Monday, May 10, 2010

The Post National Poetry Month Bold Projects Post: Joan Houlihan's The Us

Us nest fine a weather long
between the heat of kin
the least of us in huts built round with stones.
A sky-hole takes the cook-smoke through

That's the opening stanza from the opening poem in Joan Houlihan's wild new book of poems, The Us, which tells the story of a nomadic group of hunter-gatherers (the Us) who are at odds with the hegemonic band of hunter-gatherers (Thems).  The Us narrate the poems in a kind of collective voice; it's never clear who the individual "speaker" is to us (either us for that matter).  The Us seem both to know English and not to know it, to live within it and to be strangers to its diction.  With its ritualistic rhythms and gestures and its Yoda-like syntax, it is one bold book.  I've never encountered anything quite like it.

But, and this is a fair question to pose, does it work?  

Well, that depends on who you ask.  The Us garnered some love from The Boston Review, and Lucie Brock-Broido has good things to say about it, but for Fiona Simpson, the book is far from Us-tastic.  In a harsh review in the February 2010 issue of Poetry, Simpson writes: "Any idea that this is a bold linguistic experiment crumbles before its lack of thoroughgoing-ness."  However, in an equally impassioned letter to the editor in the April issue, Steven Cramer takes Simpson to task for what he calls her "bias against the unlovely."  Comments on the Poetry website are all pro-Houlihan and anti Simpson. 

It's great when people get worked up over poetry, and to be sure, The Us is a polarizing book.
And, this is why The Us deserves attention.  In a recent poem-slash-blog post on the Best American Poetry Blog, Nin Andrews Andrewses eloquently about the love of and disdain for "the MFA poem."  One of the charges against the MFA poem is its self-referentiality, and by that, one might also imply its safeness--its closeness to home.  Suffice it to say that there is really no home in The Us--either literally or metaphorically.  Mythologically perhaps, one finds a provenance, but that's about it.  The willingness to give up positionality, to risk groundnedness, to embrace the nomadic is spooky but rewarding.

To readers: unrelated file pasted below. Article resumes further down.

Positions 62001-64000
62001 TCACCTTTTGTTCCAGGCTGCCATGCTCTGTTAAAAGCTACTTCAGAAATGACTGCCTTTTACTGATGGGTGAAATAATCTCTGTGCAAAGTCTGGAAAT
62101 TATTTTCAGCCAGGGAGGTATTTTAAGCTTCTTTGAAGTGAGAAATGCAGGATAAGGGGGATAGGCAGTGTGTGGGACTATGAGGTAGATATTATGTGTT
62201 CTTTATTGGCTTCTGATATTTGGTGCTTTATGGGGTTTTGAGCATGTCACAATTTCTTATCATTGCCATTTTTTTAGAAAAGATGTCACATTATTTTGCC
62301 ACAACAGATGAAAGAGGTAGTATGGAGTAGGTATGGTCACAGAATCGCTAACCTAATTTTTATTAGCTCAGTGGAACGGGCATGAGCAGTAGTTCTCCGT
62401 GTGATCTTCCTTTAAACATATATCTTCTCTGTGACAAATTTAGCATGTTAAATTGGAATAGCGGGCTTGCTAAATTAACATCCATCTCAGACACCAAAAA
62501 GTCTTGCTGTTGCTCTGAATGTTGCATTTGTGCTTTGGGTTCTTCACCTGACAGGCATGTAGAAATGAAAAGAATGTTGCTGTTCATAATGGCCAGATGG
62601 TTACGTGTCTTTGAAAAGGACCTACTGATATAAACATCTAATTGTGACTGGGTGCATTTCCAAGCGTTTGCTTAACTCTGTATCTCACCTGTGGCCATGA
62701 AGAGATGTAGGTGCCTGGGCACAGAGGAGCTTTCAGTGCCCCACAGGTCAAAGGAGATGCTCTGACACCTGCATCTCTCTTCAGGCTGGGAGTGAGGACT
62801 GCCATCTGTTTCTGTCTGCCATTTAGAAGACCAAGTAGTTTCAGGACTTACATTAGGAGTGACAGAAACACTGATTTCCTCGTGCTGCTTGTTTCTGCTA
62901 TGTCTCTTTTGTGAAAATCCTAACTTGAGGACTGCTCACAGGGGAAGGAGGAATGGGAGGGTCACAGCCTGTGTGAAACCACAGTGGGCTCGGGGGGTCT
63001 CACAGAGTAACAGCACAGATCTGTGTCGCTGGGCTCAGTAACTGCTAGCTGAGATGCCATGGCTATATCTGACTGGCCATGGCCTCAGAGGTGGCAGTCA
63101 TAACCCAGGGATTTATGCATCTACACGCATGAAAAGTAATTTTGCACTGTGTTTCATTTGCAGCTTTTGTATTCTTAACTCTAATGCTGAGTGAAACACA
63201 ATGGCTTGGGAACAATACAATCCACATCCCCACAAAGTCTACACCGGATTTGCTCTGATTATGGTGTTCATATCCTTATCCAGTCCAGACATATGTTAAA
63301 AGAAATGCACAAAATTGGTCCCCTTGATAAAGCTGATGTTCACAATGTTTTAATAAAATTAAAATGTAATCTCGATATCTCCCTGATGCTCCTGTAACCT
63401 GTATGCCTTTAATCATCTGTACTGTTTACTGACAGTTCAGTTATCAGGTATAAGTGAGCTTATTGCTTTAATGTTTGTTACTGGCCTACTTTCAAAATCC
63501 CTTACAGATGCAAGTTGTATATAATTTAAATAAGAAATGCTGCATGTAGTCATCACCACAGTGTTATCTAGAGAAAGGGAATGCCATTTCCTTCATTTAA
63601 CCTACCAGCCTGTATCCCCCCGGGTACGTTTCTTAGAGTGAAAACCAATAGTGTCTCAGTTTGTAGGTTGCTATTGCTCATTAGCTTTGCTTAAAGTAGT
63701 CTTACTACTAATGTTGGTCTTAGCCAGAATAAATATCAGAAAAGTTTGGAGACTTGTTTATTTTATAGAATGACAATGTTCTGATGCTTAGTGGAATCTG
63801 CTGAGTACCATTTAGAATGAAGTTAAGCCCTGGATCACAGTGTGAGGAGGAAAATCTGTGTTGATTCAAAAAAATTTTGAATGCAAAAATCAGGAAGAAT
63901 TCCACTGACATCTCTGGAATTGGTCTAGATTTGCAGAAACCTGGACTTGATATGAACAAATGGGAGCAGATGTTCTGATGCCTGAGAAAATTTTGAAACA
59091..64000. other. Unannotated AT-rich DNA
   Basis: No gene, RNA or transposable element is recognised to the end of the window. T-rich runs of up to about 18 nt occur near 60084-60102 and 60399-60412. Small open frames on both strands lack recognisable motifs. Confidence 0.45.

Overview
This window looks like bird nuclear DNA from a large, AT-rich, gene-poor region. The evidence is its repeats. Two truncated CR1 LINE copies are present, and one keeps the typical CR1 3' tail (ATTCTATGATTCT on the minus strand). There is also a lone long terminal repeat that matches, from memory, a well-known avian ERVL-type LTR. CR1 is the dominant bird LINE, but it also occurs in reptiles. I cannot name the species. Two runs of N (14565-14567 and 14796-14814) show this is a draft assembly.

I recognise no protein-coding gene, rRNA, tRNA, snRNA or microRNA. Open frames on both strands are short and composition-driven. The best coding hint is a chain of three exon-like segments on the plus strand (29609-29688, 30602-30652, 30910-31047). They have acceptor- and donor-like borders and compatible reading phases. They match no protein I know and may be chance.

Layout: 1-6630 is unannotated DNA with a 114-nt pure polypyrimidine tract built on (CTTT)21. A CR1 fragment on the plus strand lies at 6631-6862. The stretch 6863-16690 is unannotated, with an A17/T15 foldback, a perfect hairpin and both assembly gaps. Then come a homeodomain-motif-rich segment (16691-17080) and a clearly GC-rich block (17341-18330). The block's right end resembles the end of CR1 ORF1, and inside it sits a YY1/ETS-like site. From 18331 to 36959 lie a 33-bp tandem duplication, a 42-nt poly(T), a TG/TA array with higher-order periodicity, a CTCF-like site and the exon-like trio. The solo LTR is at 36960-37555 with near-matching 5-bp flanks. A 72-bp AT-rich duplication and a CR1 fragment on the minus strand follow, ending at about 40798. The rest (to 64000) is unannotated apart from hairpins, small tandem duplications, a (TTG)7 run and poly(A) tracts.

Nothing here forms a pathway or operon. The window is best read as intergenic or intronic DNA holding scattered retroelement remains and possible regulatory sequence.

One key reward is invention.  A recent episode of 30 Rock lamented the death of invention, and to a certain degree, mainstream academic poetry can, at times, feel a bit like network programming.  In this sense, The Us is the Twin Peaks of American poetry.  It weaves in and out of reality, it plays with perspective, it sets up a moral dichotomy, and it splits its audience into camps that think it's genius and those that think it's gibberish.  

Perhaps the riskiest move of all is Houlihan's decision to play with vocabulary.  Like Twin Peaks, there are experiments with language, word order, and plurals.  It recalls novels like A Clockwork Orange or those Hobbit movies where people speak a funked up English.  This move is probably both the strength and the weakness of the collection.  I thought most of the attempts worked; some did not.  But, I was always amazed by how brave the project is.

In short, it comes down to this--you either buy it or you don't.  You're either willing to go along with the project, to suspend disbelief and be invited into the wacky world of The Us, or you're not.  But, the problem is, if you side with the latter, then you're not an us anymore . . . you're a them.  And, I think they all watch Fox.

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